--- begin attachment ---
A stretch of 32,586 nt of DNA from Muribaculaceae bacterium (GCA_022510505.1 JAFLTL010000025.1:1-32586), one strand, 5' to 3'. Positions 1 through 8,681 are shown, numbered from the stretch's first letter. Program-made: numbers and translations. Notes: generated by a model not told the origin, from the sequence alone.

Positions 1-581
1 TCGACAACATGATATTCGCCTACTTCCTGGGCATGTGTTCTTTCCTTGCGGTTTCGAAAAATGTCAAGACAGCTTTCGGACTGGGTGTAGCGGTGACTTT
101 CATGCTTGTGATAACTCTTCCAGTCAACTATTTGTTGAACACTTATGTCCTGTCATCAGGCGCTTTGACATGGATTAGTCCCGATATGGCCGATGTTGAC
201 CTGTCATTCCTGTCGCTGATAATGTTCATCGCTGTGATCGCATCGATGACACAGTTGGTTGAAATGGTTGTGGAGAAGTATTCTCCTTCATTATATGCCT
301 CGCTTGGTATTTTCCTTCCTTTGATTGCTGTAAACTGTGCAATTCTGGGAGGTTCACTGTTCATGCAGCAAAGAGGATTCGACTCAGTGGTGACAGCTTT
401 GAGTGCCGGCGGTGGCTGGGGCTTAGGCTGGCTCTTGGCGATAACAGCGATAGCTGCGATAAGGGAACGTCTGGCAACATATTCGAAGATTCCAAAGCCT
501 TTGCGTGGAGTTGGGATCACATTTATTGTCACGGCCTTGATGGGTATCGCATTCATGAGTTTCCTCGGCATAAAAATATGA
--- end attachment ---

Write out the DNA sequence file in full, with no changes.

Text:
A stretch of 32,586 nt of DNA from Muribaculaceae bacterium (GCA_022510505.1 JAFLTL010000025.1:1-32586), one strand, 5' to 3'. Positions 1 through 8,681 are shown, numbered from the stretch's first letter. Program-made: numbers and translations. Notes: generated by a model not told the origin, from the sequence alone.

Positions 1-581
1 TCGACAACATGATATTCGCCTACTTCCTGGGCATGTGTTCTTTCCTTGCGGTTTCGAAAAATGTCAAGACAGCTTTCGGACTGGGTGTAGCGGTGACTTT
101 CATGCTTGTGATAACTCTTCCAGTCAACTATTTGTTGAACACTTATGTCCTGTCATCAGGCGCTTTGACATGGATTAGTCCCGATATGGCCGATGTTGAC
201 CTGTCATTCCTGTCGCTGATAATGTTCATCGCTGTGATCGCATCGATGACACAGTTGGTTGAAATGGTTGTGGAGAAGTATTCTCCTTCATTATATGCCT
301 CGCTTGGTATTTTCCTTCCTTTGATTGCTGTAAACTGTGCAATTCTGGGAGGTTCACTGTTCATGCAGCAAAGAGGATTCGACTCAGTGGTGACAGCTTT
401 GAGTGCCGGCGGTGGCTGGGGCTTAGGCTGGCTCTTGGCGATAACAGCGATAGCTGCGATAAGGGAACGTCTGGCAACATATTCGAAGATTCCAAAGCCT
501 TTGCGTGGAGTTGGGATCACATTTATTGTCACGGCCTTGATGGGTATCGCATTCATGAGTTTCCTCGGCATAAAAATATGA